This was a summer of flying. My two children and I took a total of 10 flights in a matter of four weeks, and while I was prepared for the worst, the recent news hadn't prepared me for what would really happen with our flights. Here's what happened:

Fantastic and Customer Service

On our flight from Rochester, NY to Philadelphia, PA, we flew in a little tiny American Airlines plane. Because it was a tiny plane, all carry on suitcases had to be gate checked. The man in front of us had a large roller bag. The gate agent handed him a gate check tag, and the man said, "I'm sorry, I can't be separated from this bag. It contains medical equipment. I have a heart condition, and I could die if I can't access it."

That's the best argument I've heard for keeping your carry-on bag. It, however, didn't change the fact that the plane just isn't big enough to put a roller bag in the overhead bin and it certainly wouldn't fit under the seat.

The gate agent responded, "We'll figure something out. Worst comes to worst, we'll put you on a different flight that has a bigger plane, but we'll solve this." And he did. The flight wasn't full, so the man was moved next to an empty seat and his bag got its own seat. Problem solved.

An Overbooked Flight Situation Solved the Right Way

Our American Airlines flight from Las Vegas to Philadelphia was overbooked. Before boarding began, the gate agents asked for volunteers to take the next flight, which was leaving 12 hours later and would be a red-eye. In other words, not a very pleasant flight.

They eventually brought the total offered to $750. As we stood on the jetway, waiting to board, the man next to us and I were joking about how we were tempted to take the money. He said, "Yeah, I'm really thinking about it!" We boarded.

A flight attendant then addressed the plane, "We need one more volunteer to take the 11:00 pm flight. We're offering $1250." The man who had joked with me earlier volunteered. Everyone cheered and clapped. Problem solved. Everyone was happy.

Free Upgrade

Despite the fact that my family members fly frequently, we don't have status on British Air or American, the two airlines we flew this summer. Because we were flying from London to Las Vegas, I paid extra to ensure that the three of us were together and on the side with a window. (The plane had a 3, 4, 3 configuration.)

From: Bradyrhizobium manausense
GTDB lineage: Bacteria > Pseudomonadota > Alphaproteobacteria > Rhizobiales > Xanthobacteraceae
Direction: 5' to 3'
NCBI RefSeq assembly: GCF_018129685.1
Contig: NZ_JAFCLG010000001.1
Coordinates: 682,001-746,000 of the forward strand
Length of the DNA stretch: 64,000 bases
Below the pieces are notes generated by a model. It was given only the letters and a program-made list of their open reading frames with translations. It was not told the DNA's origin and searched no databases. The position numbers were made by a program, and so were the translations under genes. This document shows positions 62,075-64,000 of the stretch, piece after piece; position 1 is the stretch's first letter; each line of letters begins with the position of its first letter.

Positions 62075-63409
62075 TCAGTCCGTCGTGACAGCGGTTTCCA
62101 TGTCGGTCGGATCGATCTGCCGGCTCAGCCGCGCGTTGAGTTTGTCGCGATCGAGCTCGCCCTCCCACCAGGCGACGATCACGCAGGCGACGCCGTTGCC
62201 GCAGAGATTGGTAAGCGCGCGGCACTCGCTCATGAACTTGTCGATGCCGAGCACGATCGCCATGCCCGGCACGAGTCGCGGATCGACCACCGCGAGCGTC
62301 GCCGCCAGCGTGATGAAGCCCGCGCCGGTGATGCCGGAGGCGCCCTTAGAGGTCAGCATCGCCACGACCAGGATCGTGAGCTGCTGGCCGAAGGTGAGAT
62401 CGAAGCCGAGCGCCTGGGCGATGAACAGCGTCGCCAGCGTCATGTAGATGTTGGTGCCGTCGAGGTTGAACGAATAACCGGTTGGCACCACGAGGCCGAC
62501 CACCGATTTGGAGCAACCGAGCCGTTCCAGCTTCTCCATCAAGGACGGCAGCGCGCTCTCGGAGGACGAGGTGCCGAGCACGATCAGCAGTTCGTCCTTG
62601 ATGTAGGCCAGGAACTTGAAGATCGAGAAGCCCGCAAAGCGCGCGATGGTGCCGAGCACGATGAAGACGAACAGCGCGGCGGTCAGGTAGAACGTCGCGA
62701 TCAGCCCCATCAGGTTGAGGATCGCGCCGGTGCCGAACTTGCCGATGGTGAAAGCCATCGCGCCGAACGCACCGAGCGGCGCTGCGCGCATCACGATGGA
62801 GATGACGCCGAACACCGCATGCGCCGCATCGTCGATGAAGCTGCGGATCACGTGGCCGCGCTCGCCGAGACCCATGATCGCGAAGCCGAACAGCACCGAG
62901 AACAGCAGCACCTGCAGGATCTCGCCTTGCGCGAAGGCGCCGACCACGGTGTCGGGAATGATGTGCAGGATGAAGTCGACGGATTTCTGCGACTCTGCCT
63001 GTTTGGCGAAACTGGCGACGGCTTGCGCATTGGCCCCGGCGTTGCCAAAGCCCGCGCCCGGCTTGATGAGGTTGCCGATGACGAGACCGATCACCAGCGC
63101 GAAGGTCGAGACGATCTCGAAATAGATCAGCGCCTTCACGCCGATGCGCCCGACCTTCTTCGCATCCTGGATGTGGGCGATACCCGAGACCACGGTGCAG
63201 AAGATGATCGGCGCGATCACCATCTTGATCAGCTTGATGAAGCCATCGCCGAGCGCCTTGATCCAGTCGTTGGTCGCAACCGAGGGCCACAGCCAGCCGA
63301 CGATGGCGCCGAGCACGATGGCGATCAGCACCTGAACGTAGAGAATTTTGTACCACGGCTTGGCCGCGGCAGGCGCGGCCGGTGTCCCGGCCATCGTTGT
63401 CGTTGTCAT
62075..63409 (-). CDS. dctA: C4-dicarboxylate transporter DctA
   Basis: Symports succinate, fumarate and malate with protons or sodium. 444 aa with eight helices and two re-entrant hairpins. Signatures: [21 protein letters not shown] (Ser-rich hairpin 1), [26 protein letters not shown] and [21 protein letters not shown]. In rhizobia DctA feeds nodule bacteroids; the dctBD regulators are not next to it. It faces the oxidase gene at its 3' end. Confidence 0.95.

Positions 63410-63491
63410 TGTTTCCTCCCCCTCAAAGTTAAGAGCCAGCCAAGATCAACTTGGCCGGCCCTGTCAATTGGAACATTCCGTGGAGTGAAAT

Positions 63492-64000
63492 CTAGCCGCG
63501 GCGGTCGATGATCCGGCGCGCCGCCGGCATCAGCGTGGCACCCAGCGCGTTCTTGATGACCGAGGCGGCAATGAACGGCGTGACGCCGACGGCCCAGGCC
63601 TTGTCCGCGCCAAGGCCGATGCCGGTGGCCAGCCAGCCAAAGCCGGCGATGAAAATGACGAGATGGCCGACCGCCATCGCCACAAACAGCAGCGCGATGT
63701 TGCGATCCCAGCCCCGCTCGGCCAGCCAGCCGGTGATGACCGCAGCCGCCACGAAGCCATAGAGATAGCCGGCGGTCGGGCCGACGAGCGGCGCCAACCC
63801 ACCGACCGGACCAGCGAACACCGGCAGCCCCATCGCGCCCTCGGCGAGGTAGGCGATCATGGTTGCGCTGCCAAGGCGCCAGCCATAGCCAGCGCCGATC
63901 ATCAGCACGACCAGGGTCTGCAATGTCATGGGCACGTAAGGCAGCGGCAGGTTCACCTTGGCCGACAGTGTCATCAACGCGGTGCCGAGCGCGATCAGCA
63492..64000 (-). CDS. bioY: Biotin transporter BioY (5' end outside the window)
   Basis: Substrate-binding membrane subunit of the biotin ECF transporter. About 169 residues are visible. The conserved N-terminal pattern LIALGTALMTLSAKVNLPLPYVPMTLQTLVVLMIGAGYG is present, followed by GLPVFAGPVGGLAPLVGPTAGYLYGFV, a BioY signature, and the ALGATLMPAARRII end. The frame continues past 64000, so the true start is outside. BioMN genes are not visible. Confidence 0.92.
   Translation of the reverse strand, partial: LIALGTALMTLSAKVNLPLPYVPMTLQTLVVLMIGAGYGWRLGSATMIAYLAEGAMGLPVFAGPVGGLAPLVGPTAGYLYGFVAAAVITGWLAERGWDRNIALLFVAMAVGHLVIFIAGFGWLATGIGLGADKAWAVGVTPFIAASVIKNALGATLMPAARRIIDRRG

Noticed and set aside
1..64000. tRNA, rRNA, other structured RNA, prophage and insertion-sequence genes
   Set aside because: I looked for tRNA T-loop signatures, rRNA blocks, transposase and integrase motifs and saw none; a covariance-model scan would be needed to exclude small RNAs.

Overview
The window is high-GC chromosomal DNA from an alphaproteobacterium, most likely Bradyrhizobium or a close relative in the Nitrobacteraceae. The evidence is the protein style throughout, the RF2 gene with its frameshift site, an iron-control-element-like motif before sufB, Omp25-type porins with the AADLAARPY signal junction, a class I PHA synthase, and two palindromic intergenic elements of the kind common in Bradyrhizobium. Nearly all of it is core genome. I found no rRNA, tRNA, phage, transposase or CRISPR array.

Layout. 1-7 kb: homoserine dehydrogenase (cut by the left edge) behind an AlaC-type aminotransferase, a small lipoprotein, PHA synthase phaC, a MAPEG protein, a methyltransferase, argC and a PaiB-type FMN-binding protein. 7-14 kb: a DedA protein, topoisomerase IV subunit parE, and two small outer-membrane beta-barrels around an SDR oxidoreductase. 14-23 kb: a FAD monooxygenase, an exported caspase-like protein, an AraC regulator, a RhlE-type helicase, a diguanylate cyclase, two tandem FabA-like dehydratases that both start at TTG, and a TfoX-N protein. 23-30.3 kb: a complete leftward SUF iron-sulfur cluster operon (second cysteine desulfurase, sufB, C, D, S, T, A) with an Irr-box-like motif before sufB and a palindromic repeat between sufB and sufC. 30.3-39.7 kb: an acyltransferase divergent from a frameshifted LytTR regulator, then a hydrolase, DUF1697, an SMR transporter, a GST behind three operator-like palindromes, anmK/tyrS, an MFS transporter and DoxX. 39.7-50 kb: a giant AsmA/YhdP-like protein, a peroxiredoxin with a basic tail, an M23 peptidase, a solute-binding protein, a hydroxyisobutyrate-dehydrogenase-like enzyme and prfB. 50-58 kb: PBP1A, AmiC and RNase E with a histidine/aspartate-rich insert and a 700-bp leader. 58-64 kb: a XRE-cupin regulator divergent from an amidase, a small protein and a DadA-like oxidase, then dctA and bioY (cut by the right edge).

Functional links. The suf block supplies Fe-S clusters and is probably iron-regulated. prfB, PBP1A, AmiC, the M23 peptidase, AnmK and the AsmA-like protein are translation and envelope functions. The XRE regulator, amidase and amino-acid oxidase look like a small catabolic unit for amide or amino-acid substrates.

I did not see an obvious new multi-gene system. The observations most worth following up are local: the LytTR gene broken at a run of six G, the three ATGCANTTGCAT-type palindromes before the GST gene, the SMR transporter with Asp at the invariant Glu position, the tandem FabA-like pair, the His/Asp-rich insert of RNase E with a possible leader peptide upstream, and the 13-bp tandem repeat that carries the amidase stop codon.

When we got to the gate, and the agent scanned my ticket he said, "Uh, your seats have been changed." I got ready to be defensive. I had PAID for the seats I wanted, and by golly, I was going to get them! Then he said, "You've been upgraded to World Traveller Plus." Woo-hoo! That's premium economy in British Airlines speak, so it's not fancy like business class, but bigger seats and more leg room. Always welcome in a long-haul flight.

I'm Not the Only One with Good Experiences

8 Million people fly daily. Can you imagine? That's a tremendously large number of people. So we hear about the one or two people per week that have something awful happen to them. When you think about a number of people who have bad customer service experiences in restaurants, grocery stores, and dentists offices, the number of bad incidents in flying really seems quite low.

And remember, people don't generally go grocery shopping when they've had only a couple of hours of sleep in an uncomfortable seat, but they do go get on the next plane. Flight attendants have to deal with a naturally more antagonistic group than other customer service oriented people do. And mostly they do a great job.

And About the TSA

Another common complaint is about airline security. A lot of our flights originated in Europe, so it wasn't TSA, but the local equivalents. The line in Las Vegas was super long, and I find it ridiculous that London Heathrow makes you go through security again when you're transferring planes. ("Ma'am that bottle of water that you received on a different airplane is now considered potentially explosive, so please put it on this table, next to all the other potentially explosive half drunk bottles of Dasani.") But, without fail, everyone was polite to us.

On our flight from Rochester, NY to Philadelphia, where we were connecting to Europe, the TSA agent did inquire as to why I had so many Reese's Peanut Butter Cups in my bag, but I'm 99.9 percent sure she just genuinely had never seen someone with a bag so full of candy. I explained that they were hard to come by in Switzerland, where we lived, and she was appropriately appalled.

Overall, I think we'll all be a lot better off if we note the number of times things go right, rather than the number of times things go wrong.